Friday 2011-10-07

Uncertainty and Expectation by Gerald Ashley

Ashley seems like one of those graduates with a Politics, Philosophy, and Economics degree who take as granted being smart without being rigorous. As a result, you get a rough map of investing and a lot of opinion.

That said, this is the first introductory investing book I've read that talks about cash management as different from diversification. Most books will just say choose some N, and then go find N investments and put 1/N of your cash there. However, you take and exit positions amidst many changes: the amount of capital you have, your opportunities available, the riskiness of your portfolio, etc.

The amount of cash you keep should change over time, so what's the optimal level of cash to hold?

Somewhat like sex, every generation thinks they are discovering risk for the first time.
-- Mental Curves
Francis Galton was the epitome of the wealthy upper-class Englishman during the Victorian era, a polymath with a high degree of curiosity and a private income, he spent his entire life investigating and researching new ideas.
-- Mental Curves
Probably one of the saddest and depressing figures in the world today (2003) is that half the globe live on an income of less than US $1 a day; whereas every cow in Europe (or at least their owners) receives a subsidy of US $2 a day.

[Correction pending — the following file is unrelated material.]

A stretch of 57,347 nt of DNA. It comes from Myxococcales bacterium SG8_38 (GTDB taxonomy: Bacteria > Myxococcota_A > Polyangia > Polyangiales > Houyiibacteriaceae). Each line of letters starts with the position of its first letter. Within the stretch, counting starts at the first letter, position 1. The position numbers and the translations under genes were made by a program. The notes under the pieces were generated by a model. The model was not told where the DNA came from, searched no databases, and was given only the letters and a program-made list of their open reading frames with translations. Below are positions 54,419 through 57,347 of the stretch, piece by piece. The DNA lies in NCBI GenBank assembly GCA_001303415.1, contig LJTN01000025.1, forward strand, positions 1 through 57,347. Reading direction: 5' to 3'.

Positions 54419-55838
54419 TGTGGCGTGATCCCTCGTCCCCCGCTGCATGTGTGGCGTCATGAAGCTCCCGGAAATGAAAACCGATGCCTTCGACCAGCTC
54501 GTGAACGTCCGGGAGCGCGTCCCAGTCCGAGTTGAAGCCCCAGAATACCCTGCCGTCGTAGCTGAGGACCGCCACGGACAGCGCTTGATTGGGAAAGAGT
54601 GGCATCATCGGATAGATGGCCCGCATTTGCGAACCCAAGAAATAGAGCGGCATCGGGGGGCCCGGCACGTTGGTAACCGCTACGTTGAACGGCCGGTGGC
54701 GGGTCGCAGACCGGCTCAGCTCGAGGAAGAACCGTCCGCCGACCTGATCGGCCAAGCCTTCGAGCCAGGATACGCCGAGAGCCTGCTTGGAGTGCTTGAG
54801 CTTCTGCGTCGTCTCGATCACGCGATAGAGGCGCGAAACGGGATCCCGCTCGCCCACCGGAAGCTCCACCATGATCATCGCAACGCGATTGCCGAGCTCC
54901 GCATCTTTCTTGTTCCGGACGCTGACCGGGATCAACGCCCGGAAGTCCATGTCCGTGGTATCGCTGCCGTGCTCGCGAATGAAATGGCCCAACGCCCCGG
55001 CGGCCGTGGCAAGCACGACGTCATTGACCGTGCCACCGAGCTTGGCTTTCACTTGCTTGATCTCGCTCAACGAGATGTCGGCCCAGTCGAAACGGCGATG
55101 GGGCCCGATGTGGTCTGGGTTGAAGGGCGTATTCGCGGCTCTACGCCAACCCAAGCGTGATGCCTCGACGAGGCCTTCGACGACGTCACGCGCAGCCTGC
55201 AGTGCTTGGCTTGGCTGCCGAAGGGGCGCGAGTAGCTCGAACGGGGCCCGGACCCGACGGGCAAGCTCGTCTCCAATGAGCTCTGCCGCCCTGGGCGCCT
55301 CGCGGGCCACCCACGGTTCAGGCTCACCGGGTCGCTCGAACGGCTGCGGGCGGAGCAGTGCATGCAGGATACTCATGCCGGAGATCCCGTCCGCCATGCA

Government actions are not just statements from politicians and officials, they also use hard cash to try and push the water uphill. It is at this point they stop being spectators and find themselves players on the pitch...
-- Quantum(ish) Finance
Better =? It is at this point they go from being spectators to being speculators.
(Paul Getty) considered that during his career some of the cheapest oil he had found had been 'drilled' on Wall Street during the depression years of the 1930s.
-- Signposts
there was something wearily inevitable that government selling (of gold) would be after a 40% decline -- there was no sign that the British government were looking to exit at above US $400 in early 1996.
-- Signposts